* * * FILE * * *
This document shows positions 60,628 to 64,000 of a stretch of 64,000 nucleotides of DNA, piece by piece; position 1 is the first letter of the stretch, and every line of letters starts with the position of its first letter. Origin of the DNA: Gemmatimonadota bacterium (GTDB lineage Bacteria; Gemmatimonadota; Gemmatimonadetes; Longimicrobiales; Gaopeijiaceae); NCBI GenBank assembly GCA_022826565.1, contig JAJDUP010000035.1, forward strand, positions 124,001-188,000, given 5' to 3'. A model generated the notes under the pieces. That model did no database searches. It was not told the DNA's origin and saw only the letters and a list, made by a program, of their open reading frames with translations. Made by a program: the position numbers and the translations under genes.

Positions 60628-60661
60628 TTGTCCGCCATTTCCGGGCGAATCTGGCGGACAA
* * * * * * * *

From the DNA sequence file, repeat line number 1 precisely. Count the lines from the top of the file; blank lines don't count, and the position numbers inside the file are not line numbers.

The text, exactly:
This document shows positions 60,628 to 64,000 of a stretch of 64,000 nucleotides of DNA, piece by piece; position 1 is the first letter of the stretch, and every line of letters starts with the position of its first letter. Origin of the DNA: Gemmatimonadota bacterium (GTDB lineage Bacteria; Gemmatimonadota; Gemmatimonadetes; Longimicrobiales; Gaopeijiaceae); NCBI GenBank assembly GCA_022826565.1, contig JAJDUP010000035.1, forward strand, positions 124,001-188,000, given 5' to 3'. A model generated the notes under the pieces. That model did no database searches. It was not told the DNA's origin and saw only the letters and a list, made by a program, of their open reading frames with translations. Made by a program: the position numbers and the translations under genes.